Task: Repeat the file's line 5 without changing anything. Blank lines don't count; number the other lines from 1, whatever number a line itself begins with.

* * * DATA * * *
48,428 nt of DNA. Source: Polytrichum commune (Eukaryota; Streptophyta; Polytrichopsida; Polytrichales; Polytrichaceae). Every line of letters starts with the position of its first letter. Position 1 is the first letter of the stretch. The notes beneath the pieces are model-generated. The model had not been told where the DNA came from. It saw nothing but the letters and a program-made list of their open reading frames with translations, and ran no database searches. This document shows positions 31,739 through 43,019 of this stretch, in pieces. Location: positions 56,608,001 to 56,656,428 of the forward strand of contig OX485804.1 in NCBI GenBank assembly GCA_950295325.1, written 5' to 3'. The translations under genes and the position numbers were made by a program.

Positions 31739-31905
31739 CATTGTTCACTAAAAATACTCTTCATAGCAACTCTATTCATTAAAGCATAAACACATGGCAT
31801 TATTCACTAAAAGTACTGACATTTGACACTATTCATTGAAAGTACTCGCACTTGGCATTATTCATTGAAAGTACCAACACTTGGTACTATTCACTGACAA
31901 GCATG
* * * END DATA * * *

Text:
31901 GCATG